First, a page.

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Newspaper  of  the  NSW/ACT  Independent  Education  Union  (vol  32  #8)  December  2012 New  IEU   headquarters  P14 St  Gregory’s   stop  work  P4 Pay  rises   ahead  P3 Parramatta  CEO     student  services  dispute   Messages  of  support  pour  in Messages  of  support  are  flowing  in   for  Parramatta  CEO  student  services   staff,  many  of  whom  have  been  asked   at  short  notice  to  reapply  for  positions   that  are  shrouded  in  uncertainty  and  at   a  reduced  salary.   The  IEU  lodged  a  dispute  with  Fair  Work   Australia  over  the  restructure,  which  impacts   more  than  100  student  services  staff,     the  majority  of  them  counsellors,  but   including  psychologists,  speech     pathologist  and  other  specialists. The  Union  has  also  been  fully  engaged  in   asserting  members’  rights,  assisting  with  access   to  redundancy  and  compensation  payments,   and  advising  and  representing  members  in   meetings  with  employers  over  future  roles,   redundancies  and  redeployment  options. Many  school  chapters  have  passed  motions   stating  their  concern  at  the  CEO’s  decision   and  its  failure  to  consult  with  affected   employees  and  their  Union  “as  required   both  by  relevant  industrial  instruments   and  common  courtesy”  and  the  “alarming   indication  of  the  CEO  Parramatta’s  attitude  to   dealing  with  the  rights  of  all  its  employees”.   Chapters  are  calling  for  more  time  to  facilitate   “full  and  proper  consultation”. IEU  Deputy  Secretary  Gloria  Taylor  said   Parramatta  CEO’s  approach  to  restructuring   student  support  staff  would  lead  to  “a   reduction  rather  than  an  improvement  in   student  services  and  school  support”. Read  more IEU  fights  for  better  deal  P2 Letters  of  support  P4 Branches  speak  out  P20 Labor  roadshow  spotlights  freeze “These  cuts   affect  all   schools.  Every   teacher,   student  and   parent  will  be   worse  off.” Labor  politicians  from  all  tiers   of  government  have  been  actively   supporting  the  campaign  to  stop   the  NSW  O’Farrell  Government   from  slashing  funding  to  the  State’s   government  and  non-­government   schools.   Leader  of  the  NSW  State  Opposition   John  Robertson  launched  a  ‘40  Schools   in  40  Days’  tour  to  meet  with  school   communities  and  help  highlight  the   impact  of  the  cuts. Mr  Robertson,  Federal  Education   Minister  Peter  Garrett,  Senator  Matthew   Thistlewaite  and  NSW  Shadow  Treasurer   Michael  Daley  have  also  been  hitting  the   Federal  Education  Minister   Peter  Garrett,  Senator  Matthew   Thistlewaite  and  NSW  Shadow   Treasurer  Michael  Daley  at   Maroubra.  St  Patrick's  Primary   Principal  Annie  Duggan   with  NSW  Opposition  Leader   John  Robertson  (above),   and  IEU  Assistant  Secretary   Mark  Northam,  Rep  Judith   Adams,  IEU  Organsier  Therese   Fitzgibbons  and  Annie  Duggan. pavements  to  help  get  signatures  on  a   petition  calling  for  the  cuts  to  be  reversed. Mr  Garrett  said  the  O’Farrell   Government’s  $1.7  billion  in  cuts  will  cause   serious  pain  to  the  State’s  educators  and   affect  the  quality  of  schooling  statewide. “The  O’Farrell  Government’s  cuts  will   lead  to  1800  jobs  slashed,  an  almost  10%   increase  in  TAFE  fees  and  a  whopping   $116  million  in  cuts  to  independent  and   Catholic  schools,”  Mr  Garrett  said. Meanwhile  Mr  Robertson,  while  touring   St  Patrick’s  Primary  School,  Wallsend,   near  Newcastle,  said  any  campaign  to   overturn  the  funding  freeze  would  be   lengthy  and  time  consuming  but  vital   if  schools  did  not  want  their  services   reduced  to  the  minimum. During  his  visit,  St  Patrick’s  Principal   Annie  Duggan  and  IEU  teaching  and   support  staff  members  told  Mr  Robertson   of  their  concerns,  particularly  in  relation   to  special  needs  students  and  the  impact   that  the  funding  freeze  will  have  on  the   number  of  teacher  aide  hours  available  in   2013  and  beyond. The  Principal  spoke  of  the  strong   links  that  St  Patrick’s  has  with  the  local   community  and  the  expectations  that   parents  have  of  the  school.  Funding  cuts   would  limit  the  capacity  of  the  school  to   provide  its  current  range  of  services  and   place  greater  pressure  on  the  parent  body   in  terms  of  fundraising. IEU  Assistant  Secretary  Mark  Northam   highlighted  the  reality  that  the  largest  cost   component  of  running  a  school  is  salaries   and  that  funding  reductions  would  keep   salary  outcomes  in  the  doldrums.  He   said  the  funding  freeze  represented  an   unprecedented  attack  on  the  funding  of   non-­government  schools. Sign  the  petition  online  at  www.  and  lobby  your  MP  at Read  more Funding  freeze  P3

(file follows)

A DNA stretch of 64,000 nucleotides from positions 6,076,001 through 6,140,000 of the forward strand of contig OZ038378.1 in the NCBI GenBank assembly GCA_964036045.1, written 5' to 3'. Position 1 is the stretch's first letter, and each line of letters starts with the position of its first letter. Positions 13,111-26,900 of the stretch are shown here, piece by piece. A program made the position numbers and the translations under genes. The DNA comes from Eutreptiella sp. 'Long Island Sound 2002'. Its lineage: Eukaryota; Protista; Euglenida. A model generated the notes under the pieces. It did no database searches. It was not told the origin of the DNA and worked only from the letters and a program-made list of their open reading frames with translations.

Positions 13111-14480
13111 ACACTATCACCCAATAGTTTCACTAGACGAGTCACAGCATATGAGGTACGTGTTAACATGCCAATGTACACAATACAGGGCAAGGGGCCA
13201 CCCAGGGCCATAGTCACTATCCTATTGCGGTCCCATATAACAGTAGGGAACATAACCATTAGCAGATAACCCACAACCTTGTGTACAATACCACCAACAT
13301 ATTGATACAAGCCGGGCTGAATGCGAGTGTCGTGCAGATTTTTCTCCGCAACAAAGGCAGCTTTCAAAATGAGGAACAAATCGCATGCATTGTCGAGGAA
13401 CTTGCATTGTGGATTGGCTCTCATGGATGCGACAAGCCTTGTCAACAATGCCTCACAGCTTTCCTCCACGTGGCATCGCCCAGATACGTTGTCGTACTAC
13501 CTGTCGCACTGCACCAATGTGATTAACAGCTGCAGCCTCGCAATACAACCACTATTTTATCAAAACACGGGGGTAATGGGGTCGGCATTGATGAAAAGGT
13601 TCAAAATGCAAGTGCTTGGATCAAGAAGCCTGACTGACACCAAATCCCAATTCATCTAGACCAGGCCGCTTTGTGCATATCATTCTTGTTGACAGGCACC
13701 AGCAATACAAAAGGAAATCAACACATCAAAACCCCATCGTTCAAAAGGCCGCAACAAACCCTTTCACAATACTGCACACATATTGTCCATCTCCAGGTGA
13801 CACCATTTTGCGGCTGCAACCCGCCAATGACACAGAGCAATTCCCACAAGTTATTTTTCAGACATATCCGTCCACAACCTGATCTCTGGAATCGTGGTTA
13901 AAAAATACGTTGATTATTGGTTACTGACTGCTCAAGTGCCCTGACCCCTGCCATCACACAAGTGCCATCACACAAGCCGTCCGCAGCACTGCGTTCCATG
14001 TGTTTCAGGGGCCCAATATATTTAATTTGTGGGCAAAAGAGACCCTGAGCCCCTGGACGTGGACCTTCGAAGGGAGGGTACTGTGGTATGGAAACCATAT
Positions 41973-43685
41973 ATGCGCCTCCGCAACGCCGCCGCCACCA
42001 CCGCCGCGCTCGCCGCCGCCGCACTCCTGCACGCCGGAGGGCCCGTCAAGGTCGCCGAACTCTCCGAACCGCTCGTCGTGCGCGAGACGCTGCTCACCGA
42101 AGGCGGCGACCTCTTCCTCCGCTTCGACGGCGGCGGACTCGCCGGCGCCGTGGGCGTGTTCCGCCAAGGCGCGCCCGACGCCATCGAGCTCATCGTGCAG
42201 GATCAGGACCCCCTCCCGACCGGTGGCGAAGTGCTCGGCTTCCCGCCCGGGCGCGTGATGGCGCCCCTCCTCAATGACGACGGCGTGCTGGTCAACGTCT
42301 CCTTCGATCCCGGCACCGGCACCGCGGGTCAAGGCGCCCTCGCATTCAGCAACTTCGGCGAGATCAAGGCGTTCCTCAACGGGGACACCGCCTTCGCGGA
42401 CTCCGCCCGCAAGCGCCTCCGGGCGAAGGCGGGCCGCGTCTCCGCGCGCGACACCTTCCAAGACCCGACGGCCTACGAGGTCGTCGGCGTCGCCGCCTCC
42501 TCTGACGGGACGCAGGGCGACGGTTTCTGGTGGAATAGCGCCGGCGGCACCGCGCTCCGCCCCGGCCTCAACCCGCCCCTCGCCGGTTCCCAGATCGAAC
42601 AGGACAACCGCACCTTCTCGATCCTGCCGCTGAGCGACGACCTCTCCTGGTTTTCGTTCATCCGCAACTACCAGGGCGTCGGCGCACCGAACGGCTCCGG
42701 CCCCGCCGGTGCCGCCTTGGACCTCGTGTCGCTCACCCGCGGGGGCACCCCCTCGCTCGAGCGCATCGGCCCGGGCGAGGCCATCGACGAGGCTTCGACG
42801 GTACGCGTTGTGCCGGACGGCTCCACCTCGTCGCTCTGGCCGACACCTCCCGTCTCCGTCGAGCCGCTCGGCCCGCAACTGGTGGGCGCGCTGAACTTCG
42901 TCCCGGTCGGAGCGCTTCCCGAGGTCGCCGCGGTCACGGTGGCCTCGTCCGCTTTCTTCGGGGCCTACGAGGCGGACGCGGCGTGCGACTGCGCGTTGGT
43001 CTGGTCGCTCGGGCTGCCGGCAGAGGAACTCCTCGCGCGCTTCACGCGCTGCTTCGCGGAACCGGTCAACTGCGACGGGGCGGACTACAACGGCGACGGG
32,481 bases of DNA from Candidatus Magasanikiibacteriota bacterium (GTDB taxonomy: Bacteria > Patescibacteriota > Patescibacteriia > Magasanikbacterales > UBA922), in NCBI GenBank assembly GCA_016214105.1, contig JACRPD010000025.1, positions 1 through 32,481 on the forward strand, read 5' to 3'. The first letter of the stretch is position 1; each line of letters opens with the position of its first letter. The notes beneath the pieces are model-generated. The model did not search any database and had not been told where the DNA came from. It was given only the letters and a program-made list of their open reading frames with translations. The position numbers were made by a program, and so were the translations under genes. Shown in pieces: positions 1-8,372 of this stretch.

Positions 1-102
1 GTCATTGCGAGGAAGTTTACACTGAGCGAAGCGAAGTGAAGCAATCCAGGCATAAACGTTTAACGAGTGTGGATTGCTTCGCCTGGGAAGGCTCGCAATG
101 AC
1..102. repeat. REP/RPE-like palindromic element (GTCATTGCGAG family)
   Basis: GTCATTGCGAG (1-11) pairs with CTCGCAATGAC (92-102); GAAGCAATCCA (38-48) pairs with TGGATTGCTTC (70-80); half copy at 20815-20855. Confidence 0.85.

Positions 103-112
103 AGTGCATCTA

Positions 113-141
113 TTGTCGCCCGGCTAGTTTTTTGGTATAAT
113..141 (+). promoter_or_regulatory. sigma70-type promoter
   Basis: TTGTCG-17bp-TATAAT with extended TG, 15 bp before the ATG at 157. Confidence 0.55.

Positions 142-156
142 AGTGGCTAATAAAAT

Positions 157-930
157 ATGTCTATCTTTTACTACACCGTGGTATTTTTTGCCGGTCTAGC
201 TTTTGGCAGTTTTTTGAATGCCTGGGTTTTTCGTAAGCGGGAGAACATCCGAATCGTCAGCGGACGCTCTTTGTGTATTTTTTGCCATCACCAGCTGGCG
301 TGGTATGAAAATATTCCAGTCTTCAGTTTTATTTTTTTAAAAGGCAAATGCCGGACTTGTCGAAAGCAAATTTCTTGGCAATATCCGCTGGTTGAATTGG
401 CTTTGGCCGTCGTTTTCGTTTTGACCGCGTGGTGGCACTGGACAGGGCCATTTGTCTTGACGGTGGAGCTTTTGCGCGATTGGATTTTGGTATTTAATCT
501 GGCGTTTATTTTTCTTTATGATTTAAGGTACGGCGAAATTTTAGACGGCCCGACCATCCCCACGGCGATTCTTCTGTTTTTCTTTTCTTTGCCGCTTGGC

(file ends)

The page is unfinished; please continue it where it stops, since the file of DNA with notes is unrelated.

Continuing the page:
Newsmonth, December 2012

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